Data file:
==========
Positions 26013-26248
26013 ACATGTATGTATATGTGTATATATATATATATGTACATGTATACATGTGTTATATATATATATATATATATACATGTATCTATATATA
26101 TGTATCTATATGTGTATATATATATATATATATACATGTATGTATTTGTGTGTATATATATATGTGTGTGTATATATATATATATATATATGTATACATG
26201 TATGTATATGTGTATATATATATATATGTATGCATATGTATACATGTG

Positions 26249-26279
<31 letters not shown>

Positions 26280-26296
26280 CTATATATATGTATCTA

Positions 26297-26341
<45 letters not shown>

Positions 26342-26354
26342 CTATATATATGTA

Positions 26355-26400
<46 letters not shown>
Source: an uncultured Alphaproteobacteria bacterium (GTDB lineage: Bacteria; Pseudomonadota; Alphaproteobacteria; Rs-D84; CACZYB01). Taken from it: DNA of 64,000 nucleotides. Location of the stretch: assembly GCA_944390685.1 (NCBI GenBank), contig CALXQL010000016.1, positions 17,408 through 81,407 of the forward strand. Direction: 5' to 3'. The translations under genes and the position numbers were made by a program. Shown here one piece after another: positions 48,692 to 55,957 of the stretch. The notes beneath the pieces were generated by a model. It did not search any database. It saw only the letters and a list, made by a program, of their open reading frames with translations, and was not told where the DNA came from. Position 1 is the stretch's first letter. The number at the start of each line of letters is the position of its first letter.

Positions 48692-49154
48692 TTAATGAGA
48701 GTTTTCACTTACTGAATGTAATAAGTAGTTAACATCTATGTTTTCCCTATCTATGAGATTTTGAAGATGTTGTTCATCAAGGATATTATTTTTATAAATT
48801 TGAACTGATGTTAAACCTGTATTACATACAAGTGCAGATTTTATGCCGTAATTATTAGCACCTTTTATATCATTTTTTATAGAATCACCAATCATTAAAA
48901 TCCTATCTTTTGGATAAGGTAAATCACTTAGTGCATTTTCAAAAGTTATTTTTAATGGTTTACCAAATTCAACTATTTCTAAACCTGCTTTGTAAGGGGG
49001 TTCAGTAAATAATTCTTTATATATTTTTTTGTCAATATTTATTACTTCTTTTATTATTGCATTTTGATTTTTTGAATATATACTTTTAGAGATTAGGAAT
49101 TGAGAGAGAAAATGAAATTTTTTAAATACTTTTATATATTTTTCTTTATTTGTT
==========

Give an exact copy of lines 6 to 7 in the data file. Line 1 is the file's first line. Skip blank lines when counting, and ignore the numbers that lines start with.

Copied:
<31 letters not shown>

Positions 26280-26296